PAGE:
Halloween masks — the type worn by children, and in some cases, adults — are not enough to protect against transmission of the coronavirus, the pathogen responsible for the COVID-19 pandemic, a physician told WBRC-TV.
In a few weeks, millions of children across the country will wear costumes and masks to complete their disguises as they go door-to-door for the traditional annual collection of candy. While many parents may think that those masks may prevent children from transmitting or contracting the coronavirus, Dr. Erin DeLaney, a physician with University of Alabama-Birmingham Family Medicine, says they are not enough.
Specifically, those masks generally have holes at the nostrils, eyes and mouth to allow the wearer to see and breathe. As such, they do little to nothing to prevent or slow the spread of respiratory droplets, the primary means of transmission of viruses such as SARS-CoV-2.
Dr. DeLaney also notes that putting on a cloth covering that extends over the nose and mouth on a child’s face, and then a traditional Halloween mask on top of it, is likely to restrict a child’s ability to breathe.
“We don’t want people to double mask, to put a cloth mask on top of a Halloween mask, there is some risk and danger associated with that in terms of little children being able to breathe and be comfortable,” she said.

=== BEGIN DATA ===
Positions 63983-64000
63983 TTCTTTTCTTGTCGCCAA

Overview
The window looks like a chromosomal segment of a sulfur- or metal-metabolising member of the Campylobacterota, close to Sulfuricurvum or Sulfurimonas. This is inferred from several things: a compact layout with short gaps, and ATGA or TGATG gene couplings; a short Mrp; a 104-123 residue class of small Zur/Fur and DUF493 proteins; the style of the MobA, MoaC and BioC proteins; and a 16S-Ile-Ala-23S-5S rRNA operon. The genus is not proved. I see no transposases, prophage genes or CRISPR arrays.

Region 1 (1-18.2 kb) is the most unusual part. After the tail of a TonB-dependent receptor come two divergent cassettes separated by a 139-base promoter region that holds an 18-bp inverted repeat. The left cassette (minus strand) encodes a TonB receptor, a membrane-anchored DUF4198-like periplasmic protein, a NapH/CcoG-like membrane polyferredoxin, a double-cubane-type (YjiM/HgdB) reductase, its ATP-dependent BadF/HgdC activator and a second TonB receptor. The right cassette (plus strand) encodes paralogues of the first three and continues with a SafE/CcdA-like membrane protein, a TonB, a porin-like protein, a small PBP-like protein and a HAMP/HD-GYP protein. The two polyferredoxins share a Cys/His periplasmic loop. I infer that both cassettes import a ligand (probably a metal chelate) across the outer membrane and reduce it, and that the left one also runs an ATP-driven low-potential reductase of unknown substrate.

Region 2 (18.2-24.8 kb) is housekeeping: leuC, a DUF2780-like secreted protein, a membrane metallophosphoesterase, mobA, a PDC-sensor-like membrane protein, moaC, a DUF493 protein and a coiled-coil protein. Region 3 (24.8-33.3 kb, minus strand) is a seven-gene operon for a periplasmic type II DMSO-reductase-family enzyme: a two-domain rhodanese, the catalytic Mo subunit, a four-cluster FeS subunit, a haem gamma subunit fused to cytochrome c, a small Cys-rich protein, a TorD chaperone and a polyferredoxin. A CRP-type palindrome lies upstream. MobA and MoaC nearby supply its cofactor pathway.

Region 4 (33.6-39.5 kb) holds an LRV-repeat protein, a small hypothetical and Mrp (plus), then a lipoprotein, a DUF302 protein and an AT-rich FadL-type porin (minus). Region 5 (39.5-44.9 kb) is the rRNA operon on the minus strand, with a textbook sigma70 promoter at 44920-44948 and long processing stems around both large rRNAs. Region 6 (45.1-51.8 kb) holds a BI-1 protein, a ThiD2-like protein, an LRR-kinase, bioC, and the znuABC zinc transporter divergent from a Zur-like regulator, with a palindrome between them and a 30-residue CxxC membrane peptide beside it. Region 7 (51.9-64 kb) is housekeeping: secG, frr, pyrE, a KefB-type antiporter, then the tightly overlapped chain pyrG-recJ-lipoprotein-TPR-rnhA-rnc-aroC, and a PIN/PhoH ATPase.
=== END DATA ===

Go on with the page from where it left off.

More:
Instead, she suggests that kids incorporate the holiday into their coronavirus mask.
“What we are recommending are masks that may be Halloween themed,” she said.
Further, she encouraged parents to be extra cautious about their kids touching things during trick-or-treating.
As The New York Times reported in May, the likelihood that the coronavirus can or will be spread on surfaces is not very high. Since the virus seems to spread person to person, according to the publication, an infected person touching candy wrappers and then handing them out does not necessarily put someone at risk.
Precautions aside, the matter of kids trick-or-treating or otherwise participating in other Halloween activities is being looked at through the lens of the pandemic. As The L.A. Times reported earlier this month, Los Angeles County banned trick-or-treating and suggested safer alternatives instead, such as online pumpkin-carving and costume contests. However, city officials later walked back that decision.
In contrast, as previously reported by The Inquisitr, the governors of New York and New Jersey have both said that they have no intention of banning door-to-door trick-or-treating.